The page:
Where art, music and filmmaking meet for an often esoteric, sometimes breathtaking and always interesting 10-minute celebration of high culture —
that’s where Joshua Mosley crafts his visions.
Mosley, an associate professor of fine arts at the University of Pennsylvania, animator and graphic artist, spoke to a large group of students and faculty and showcased several of his short animated films in the Library Auditorium last Wednesday March 24.
Mosley’s short films blend his distinct style of animation, a form of claymation that involves claylike puppet figures, with other, often divergent art forms — a puppet walking around a pencil-drawn village, a puppet car driving down a photographed road, a bronze statue seen outside a sketched window by a man made of clay.
“I really wanted to bring my drawing and painting process into the animation process,” said Mosley, who originally went to college for painting before switching his focus to animation. “It felt natural to me.”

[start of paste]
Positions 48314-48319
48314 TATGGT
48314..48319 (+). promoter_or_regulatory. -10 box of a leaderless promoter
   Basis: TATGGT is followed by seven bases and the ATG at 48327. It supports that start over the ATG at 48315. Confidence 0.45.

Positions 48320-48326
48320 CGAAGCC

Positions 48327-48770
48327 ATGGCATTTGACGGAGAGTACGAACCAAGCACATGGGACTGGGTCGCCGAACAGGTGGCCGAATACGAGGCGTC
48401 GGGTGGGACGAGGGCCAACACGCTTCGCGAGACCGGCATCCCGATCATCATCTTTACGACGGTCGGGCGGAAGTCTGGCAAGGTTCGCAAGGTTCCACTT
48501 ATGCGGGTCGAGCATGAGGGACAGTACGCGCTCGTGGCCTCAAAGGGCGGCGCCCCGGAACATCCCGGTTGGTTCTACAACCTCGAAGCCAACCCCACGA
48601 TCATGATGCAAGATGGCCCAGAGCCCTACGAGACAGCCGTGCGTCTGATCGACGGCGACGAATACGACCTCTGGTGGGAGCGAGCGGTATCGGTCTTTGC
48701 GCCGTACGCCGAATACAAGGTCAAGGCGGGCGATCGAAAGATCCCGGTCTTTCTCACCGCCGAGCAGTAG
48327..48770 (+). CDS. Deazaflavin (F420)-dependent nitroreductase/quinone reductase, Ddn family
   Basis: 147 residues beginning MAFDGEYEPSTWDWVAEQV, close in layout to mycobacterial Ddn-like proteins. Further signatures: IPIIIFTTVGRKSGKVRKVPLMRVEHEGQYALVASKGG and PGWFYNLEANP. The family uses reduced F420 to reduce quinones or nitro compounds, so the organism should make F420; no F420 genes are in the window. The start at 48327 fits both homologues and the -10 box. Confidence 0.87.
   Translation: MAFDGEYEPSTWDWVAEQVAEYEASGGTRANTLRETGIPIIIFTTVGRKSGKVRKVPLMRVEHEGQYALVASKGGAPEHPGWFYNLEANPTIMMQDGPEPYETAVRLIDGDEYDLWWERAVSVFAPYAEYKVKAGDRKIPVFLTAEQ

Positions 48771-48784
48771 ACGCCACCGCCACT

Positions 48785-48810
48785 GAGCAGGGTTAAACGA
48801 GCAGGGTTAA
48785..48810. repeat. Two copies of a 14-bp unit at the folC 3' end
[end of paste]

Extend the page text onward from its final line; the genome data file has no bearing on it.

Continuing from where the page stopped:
He described the progression of his career trajectory from a painting major at the Art Institute of Chicago interested in sketching to an animation major interested in film.
“I graduated right when it was becoming possible to edit things on a computer,” Mosley said. “So then I thought, ‘I could start looking into animation. I could apply to grad school!’ So I did go to grad school and produced a couple things in those two years.”
Mosley showed several of those productions on Wednesday, including short films “Beyrouth,” “A Vue” and “Dread.” “Beyrouth,” the first film Mosley showed, contained an amalgamation of claymation figures and painted sets, set to the haunting strains of a piece of classical music.
After the showing, Mosley fielded questions from audience members, predominantly about his work style and preferences of medium.
“It was interesting,” said Maria Banis, senior psychology major, who attended the presentation with her art history class. “The first film he showed was my favorite. I didn’t quite understand it, but I liked the music. I thought the music was beautiful, and that’s what made the piece for me.”
Mosley’s pieces, which have won a number of awards, have bent the rules of medium to craft a new kind of art. One professor raised the question, does the visionary hope to continue paving a trail in the new world of artistic animation?
He isn’t sure.
“I kinda feel like I want to paint again,” Mosley said.
Whatever route of creative expression he does decide to pursue, one thing is sure — this artist has our attention.